You shouldn't have as much trouble with your glasses as you do packing medications...
I mean, you don't have to declare your glasses, but it is a a good idea to have a spare pair or your prescription.
In case you break them, you can get them replaced if necessary.
We only needed a quick repair at this Optician in Delhi, India.
Having that written copy of your prescription and getting your own medication sure beats trying to get something whipped up by the local medicine man.
While many of our modern medications may have come from the wild, llama fetuses in Bolivia and monkey skulls in Mali will probably never take the place of your pills!
Got your attentions didn't I? We take this seriously, and you should too. You want to stay healthy. Hopefully packing medications carefully and in compliance with the new regulations will keep them from getting confiscated or broken. Being prepared in case something happens will let you get medications replaced if you have to and get on with enjoying your trip.
If it does come to getting your medications replaced, ask at the airport information booth or at your hotel about pharmacies.
You can always look for one on your own...
The sign may say Farmacia (no it's not a store for animals)...
...or say Pharmac or Apotheke...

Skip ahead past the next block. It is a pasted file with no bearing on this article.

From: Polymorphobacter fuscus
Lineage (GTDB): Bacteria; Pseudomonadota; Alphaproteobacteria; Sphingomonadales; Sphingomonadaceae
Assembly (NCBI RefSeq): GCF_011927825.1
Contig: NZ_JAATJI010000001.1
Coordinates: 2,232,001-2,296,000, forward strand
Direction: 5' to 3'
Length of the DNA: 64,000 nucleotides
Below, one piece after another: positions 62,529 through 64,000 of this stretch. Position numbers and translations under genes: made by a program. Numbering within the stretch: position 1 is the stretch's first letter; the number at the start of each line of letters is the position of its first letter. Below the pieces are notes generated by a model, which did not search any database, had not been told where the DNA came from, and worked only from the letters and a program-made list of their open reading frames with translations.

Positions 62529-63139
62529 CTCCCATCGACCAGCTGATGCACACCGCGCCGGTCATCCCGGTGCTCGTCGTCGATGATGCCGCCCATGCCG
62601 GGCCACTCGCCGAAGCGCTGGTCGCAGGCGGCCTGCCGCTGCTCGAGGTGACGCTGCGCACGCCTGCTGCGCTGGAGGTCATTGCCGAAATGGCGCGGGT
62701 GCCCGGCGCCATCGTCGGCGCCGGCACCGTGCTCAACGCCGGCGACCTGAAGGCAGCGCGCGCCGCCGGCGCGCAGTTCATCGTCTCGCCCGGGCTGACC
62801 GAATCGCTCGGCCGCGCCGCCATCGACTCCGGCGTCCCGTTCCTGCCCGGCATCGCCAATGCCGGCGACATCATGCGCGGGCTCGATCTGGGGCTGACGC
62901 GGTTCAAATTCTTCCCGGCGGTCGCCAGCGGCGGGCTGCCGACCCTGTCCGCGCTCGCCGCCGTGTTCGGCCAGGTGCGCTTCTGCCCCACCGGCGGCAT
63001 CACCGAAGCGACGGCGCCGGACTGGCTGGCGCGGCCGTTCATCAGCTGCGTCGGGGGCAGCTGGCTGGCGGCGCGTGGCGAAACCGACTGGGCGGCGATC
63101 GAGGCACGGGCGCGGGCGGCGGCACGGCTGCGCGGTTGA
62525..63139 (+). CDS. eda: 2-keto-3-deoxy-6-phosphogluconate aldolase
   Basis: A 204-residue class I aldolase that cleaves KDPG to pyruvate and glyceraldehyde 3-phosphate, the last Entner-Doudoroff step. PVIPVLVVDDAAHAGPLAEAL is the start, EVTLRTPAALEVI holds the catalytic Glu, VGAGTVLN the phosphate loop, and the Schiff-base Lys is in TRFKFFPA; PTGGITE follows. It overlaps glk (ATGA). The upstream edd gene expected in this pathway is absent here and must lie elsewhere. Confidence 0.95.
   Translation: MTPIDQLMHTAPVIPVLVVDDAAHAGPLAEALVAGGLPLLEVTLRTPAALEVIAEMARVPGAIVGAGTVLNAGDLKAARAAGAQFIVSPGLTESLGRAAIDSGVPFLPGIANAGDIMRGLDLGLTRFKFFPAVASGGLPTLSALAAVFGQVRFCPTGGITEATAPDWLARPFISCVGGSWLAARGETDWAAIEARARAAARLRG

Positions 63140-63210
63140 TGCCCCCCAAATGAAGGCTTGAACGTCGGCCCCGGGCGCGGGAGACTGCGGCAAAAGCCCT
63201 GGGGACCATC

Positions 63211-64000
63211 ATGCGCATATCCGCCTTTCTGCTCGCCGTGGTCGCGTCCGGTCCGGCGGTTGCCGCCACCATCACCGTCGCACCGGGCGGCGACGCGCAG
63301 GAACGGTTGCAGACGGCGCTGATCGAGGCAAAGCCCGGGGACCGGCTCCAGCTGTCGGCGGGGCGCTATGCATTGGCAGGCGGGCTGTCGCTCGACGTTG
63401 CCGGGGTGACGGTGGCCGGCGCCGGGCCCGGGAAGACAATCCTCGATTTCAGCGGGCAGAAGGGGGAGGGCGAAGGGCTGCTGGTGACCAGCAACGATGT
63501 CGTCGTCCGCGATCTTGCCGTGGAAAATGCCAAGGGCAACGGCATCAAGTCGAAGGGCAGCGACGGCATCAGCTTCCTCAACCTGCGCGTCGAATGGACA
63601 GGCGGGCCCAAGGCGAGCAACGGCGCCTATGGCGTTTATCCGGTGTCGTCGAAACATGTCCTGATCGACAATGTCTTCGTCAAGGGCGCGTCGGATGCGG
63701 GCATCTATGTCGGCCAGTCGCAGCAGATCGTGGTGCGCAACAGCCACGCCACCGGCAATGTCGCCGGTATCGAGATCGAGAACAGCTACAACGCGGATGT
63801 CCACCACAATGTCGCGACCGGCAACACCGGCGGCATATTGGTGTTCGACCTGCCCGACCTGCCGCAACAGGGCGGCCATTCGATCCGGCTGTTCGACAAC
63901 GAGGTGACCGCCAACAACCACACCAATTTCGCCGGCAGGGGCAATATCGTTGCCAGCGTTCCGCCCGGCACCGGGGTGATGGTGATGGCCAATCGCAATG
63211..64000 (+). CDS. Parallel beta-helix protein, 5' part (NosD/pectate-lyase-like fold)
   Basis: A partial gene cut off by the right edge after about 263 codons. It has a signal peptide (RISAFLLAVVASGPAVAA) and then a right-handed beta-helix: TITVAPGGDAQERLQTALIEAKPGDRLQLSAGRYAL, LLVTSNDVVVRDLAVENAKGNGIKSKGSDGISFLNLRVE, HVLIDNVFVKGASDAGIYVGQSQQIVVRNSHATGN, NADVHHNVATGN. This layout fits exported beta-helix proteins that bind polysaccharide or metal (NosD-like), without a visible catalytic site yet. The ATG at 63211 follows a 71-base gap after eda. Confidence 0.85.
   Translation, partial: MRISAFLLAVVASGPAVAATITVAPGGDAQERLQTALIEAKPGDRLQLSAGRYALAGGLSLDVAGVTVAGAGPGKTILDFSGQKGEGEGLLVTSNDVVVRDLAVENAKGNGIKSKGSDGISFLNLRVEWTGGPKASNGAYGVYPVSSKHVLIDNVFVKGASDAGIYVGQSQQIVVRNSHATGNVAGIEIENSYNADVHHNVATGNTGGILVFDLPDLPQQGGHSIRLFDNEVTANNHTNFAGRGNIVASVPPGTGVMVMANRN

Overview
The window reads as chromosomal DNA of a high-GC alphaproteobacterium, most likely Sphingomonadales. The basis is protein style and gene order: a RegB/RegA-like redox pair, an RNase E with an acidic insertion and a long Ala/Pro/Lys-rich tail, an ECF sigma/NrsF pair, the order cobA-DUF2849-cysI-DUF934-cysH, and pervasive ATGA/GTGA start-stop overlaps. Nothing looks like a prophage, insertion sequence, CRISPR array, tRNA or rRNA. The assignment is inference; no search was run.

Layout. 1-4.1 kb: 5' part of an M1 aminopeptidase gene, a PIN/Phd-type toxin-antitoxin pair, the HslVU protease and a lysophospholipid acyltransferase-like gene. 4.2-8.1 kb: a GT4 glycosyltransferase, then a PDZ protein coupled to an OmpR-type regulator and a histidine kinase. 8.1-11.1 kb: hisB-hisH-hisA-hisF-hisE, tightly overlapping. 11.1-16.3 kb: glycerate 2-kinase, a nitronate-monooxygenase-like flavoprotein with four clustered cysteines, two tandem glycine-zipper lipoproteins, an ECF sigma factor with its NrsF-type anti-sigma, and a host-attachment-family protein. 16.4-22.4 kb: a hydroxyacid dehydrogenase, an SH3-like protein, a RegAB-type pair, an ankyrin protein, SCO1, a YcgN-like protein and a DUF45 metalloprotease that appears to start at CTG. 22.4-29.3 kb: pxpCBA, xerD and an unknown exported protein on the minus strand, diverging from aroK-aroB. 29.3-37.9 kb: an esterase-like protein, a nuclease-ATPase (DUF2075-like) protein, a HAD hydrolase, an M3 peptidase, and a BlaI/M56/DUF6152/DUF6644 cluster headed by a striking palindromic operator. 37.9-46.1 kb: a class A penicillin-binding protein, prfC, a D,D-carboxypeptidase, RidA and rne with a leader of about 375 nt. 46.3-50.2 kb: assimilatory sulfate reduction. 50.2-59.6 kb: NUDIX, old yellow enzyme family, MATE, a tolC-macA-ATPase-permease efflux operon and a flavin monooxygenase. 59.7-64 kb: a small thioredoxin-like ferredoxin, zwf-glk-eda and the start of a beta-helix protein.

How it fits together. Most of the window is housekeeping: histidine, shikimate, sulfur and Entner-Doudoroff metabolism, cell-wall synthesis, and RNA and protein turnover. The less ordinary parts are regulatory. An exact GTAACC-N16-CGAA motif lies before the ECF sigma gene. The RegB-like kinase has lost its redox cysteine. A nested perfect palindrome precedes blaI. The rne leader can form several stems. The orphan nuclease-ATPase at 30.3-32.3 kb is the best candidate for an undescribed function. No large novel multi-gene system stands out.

...or have a green cross or the symbol of a mortal and pestle.
Use some common sense and imagination... the words or symbols DO tell you what's inside.
The shop may look old with antique counters, walls of drawers with enamel plaques on them and bottles of dried herbs, but there will be modern medicines available.
This is just a general guide to packing medications in this new world of travel with heightened security. Check with the Transportation Security Administration website for the latest, full and complete description of items which are permitted and which are prohibited.
We'd rather you could carry all of your medications with you, but if you can't... follow these tips and all in all, packing medications for your international trip or for domestic travel with the latest security alerts in mind won't be so bad.
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Carry-on Packing Tips Form to Declare Medications